"For example, the U.S. buys some of its oil from Saudi Arabia because it is much cheaper to produce than the relatively expensive U.S. supplies. Thus, shutting off foreign oil would significantly raise the price to the consumer."
Eland also dispels the view that energy independence is essential for the United States to achieve energy security. He reasons that "huge incentives" exist for people and countries to sell oil and other commodities on the world market.
"The two main alleged threats to energy security are that the U.S. would not have enough oil to run its military or its economy [or, in the latter case, that it would be too expensive]," said Eland. "We have enough oil within the U.S. many times over to run the U.S. military, even fighting two medium-sized wars simultaneously."
Eland added the attractiveness of selling oil in an international market has even thwarted threats to energy security such cartels or embargoes.
"Because there is a worldwide market for oil and incentives to cheat on any cartel or embargo, neither have ever been successful," Eland said. "The U.S. will always be able to get oil, but sometimes the price will be elevated."
"[F]ortunately, research shows that contrary to conventional wisdom, industrial economies are resistant to oil price shocks, Eland added, pointing out the same is true for other price shocks.
"Therefore, with a working global market, energy independence is not needed for energy security."
In fact, Eland sees the U.S. energy security as "usually relatively good, especially if we rely on the market to bring us oil and not resort to armed force."
"Wars fought for oil are usually counterproductive by taking oil off the market, thus increasing the price," continued Eland.
"[P]aradoxically, the best way to secure oil is not to defend it," Eland concluded. "Let the market work. Besides, oil and other energy exports have been routed around war and even through it. So the market does work, even in the face of foreign threats to it."
Steps Toward Self-Sufficiency
"We'll never be [energy-]independent in the world economy because we're always trading with others," said Rayla Dougher, senior economic advisor of media relations with the American Petroleum Institute (API). However, she pointed out that U.S. public policy initiatives such as increasing access to onshore and offshore oil and gas resources and granting full approval to TransCanada's Keystone XL oil pipeline project would bring the country "a very long way toward self-sufficiency, a much more stable oil market, more jobs and more government revenue."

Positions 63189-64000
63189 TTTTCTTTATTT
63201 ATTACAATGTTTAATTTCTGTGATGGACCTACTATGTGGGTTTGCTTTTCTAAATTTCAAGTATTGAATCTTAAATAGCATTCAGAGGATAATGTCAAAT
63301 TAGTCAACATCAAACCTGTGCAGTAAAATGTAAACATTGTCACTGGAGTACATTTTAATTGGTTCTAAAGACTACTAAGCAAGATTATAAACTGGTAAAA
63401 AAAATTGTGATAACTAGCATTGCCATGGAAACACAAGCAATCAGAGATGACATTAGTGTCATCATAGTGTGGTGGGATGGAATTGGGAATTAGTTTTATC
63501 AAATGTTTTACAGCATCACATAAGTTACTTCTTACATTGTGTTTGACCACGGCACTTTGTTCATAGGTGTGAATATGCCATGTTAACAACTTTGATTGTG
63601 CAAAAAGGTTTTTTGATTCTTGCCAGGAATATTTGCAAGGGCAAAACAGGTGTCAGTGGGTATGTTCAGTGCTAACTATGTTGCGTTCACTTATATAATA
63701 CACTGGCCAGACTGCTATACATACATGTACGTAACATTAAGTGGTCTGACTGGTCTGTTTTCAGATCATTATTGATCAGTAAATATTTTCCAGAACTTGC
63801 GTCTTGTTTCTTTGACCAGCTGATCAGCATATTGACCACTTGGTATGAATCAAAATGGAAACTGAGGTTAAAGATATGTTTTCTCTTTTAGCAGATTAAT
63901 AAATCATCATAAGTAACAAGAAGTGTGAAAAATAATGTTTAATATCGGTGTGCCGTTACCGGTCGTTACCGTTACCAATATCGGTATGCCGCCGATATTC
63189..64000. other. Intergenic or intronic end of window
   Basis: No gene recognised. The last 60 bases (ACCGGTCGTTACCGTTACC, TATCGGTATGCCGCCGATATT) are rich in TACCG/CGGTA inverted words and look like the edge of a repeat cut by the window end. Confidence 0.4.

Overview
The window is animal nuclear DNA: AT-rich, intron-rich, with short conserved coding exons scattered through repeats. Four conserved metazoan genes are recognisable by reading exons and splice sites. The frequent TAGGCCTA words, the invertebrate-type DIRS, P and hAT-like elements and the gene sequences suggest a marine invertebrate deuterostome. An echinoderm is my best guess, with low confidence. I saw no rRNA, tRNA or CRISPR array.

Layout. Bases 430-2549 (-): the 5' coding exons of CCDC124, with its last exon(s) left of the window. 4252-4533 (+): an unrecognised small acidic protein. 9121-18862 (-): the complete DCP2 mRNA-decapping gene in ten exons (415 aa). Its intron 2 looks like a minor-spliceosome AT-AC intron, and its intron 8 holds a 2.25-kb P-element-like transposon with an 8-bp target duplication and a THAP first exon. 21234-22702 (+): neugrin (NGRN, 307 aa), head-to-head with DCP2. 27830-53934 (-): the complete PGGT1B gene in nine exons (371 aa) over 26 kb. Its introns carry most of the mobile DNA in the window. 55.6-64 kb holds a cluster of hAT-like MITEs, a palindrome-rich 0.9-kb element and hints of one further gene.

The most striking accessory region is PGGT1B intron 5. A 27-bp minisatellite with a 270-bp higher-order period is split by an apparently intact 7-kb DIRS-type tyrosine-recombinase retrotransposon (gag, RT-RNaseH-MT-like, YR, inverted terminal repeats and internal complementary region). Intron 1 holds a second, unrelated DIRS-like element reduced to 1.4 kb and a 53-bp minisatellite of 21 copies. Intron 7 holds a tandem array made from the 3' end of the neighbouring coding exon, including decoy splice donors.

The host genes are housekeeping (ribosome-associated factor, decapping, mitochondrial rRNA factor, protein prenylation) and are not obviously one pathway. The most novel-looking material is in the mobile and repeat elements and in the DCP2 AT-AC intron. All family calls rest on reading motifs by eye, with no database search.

Dougher said that federal permitting delays have been particularly frustrating for exploration and production companies. Onshore, specifically on federal lands in the West, Dougher said that leasing and permitting have fallen dramatically. She pointed out the Bureau of Land Management granted 1,053 drilling leases in the region in 2009/2010 compared to 1,874 in 2007/2008 -- a 44-percent decrease. Offshore, 87 percent of federal acreage is off-limits to drilling, Dougher added.
API estimates that increasing access to currently off-limits oil and natural gas resources, along with returning to historical levels of development on existing U.S. production areas, would boost U.S. crude oil production by more than 1.4 million barrels per day by 2020 and 6.2 million barrels per day 10 years later. As a point of reference, U.S. oil production was 8.93 million barrels per day and the total U.S. liquid fuel supply was 19.22 million barrels per day in 2010.
Assuming that the Keystone XL project obtains a permit from the U.S. Department of State, API projects that an additional 700,000 to 830,000 barrels per day of crude oil could be available to the U.S. market within the decade.
"What we're looking for is practical, realistic rules and regulations," concluded Dougher. "We can make a difference with policy."